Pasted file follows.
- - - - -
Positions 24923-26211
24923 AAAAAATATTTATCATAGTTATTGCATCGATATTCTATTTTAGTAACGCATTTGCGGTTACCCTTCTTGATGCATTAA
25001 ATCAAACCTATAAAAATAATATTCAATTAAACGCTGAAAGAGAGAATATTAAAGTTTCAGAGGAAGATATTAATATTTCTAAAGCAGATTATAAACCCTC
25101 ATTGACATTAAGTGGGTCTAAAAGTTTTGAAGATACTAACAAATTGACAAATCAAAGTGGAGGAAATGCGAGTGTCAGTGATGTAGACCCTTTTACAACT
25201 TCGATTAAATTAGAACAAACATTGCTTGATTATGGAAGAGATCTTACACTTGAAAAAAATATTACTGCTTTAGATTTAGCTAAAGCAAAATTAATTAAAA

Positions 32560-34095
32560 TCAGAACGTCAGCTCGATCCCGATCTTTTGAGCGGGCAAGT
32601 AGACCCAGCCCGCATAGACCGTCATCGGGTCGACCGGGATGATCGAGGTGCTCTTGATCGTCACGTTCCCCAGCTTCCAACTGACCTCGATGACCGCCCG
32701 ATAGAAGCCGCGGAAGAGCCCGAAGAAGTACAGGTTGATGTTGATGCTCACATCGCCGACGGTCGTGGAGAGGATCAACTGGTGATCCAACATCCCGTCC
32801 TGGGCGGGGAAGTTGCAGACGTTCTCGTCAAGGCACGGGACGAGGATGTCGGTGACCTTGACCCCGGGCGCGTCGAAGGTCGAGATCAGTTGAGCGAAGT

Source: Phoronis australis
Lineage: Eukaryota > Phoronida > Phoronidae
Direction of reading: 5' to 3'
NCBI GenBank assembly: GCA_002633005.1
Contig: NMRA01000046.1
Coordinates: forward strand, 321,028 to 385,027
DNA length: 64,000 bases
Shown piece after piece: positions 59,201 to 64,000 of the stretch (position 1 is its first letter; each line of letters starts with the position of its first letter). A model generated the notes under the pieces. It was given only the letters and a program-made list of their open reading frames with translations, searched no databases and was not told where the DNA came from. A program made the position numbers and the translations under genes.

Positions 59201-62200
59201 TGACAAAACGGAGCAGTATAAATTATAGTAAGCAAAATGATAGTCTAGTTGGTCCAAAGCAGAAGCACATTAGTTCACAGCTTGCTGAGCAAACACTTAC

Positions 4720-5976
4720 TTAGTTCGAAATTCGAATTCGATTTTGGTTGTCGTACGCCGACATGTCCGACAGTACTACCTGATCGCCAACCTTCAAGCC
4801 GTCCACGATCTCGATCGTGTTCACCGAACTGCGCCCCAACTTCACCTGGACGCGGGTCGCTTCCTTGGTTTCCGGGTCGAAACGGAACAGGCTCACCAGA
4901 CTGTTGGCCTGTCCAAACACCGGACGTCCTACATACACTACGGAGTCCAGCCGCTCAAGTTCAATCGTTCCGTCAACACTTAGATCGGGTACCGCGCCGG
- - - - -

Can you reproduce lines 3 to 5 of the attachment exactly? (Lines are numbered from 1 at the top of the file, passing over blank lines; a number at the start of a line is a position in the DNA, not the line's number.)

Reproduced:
25001 ATCAAACCTATAAAAATAATATTCAATTAAACGCTGAAAGAGAGAATATTAAAGTTTCAGAGGAAGATATTAATATTTCTAAAGCAGATTATAAACCCTC
25101 ATTGACATTAAGTGGGTCTAAAAGTTTTGAAGATACTAACAAATTGACAAATCAAAGTGGAGGAAATGCGAGTGTCAGTGATGTAGACCCTTTTACAACT
25201 TCGATTAAATTAGAACAAACATTGCTTGATTATGGAAGAGATCTTACACTTGAAAAAAATATTACTGCTTTAGATTTAGCTAAAGCAAAATTAATTAAAA